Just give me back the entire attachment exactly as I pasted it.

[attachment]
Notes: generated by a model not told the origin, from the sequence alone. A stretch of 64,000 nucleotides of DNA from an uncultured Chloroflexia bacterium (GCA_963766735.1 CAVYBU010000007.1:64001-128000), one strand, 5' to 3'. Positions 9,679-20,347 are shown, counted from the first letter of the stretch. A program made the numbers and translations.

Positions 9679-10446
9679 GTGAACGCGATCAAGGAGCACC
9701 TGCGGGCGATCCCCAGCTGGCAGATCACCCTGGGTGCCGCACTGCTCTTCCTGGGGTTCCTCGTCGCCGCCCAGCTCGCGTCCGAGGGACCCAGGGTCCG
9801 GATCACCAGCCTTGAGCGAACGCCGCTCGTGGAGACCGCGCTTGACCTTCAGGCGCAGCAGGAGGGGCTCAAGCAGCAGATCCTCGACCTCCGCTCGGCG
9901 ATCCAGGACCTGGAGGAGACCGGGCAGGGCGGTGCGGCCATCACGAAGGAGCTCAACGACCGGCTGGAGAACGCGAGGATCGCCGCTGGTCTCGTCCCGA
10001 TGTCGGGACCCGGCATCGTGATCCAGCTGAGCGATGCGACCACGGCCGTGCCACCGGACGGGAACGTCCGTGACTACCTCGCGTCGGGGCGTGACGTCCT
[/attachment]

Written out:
Notes: generated by a model not told the origin, from the sequence alone. A stretch of 64,000 nucleotides of DNA from an uncultured Chloroflexia bacterium (GCA_963766735.1 CAVYBU010000007.1:64001-128000), one strand, 5' to 3'. Positions 9,679-20,347 are shown, counted from the first letter of the stretch. A program made the numbers and translations.

Positions 9679-10446
9679 GTGAACGCGATCAAGGAGCACC
9701 TGCGGGCGATCCCCAGCTGGCAGATCACCCTGGGTGCCGCACTGCTCTTCCTGGGGTTCCTCGTCGCCGCCCAGCTCGCGTCCGAGGGACCCAGGGTCCG
9801 GATCACCAGCCTTGAGCGAACGCCGCTCGTGGAGACCGCGCTTGACCTTCAGGCGCAGCAGGAGGGGCTCAAGCAGCAGATCCTCGACCTCCGCTCGGCG
9901 ATCCAGGACCTGGAGGAGACCGGGCAGGGCGGTGCGGCCATCACGAAGGAGCTCAACGACCGGCTGGAGAACGCGAGGATCGCCGCTGGTCTCGTCCCGA
10001 TGTCGGGACCCGGCATCGTGATCCAGCTGAGCGATGCGACCACGGCCGTGCCACCGGACGGGAACGTCCGTGACTACCTCGCGTCGGGGCGTGACGTCCT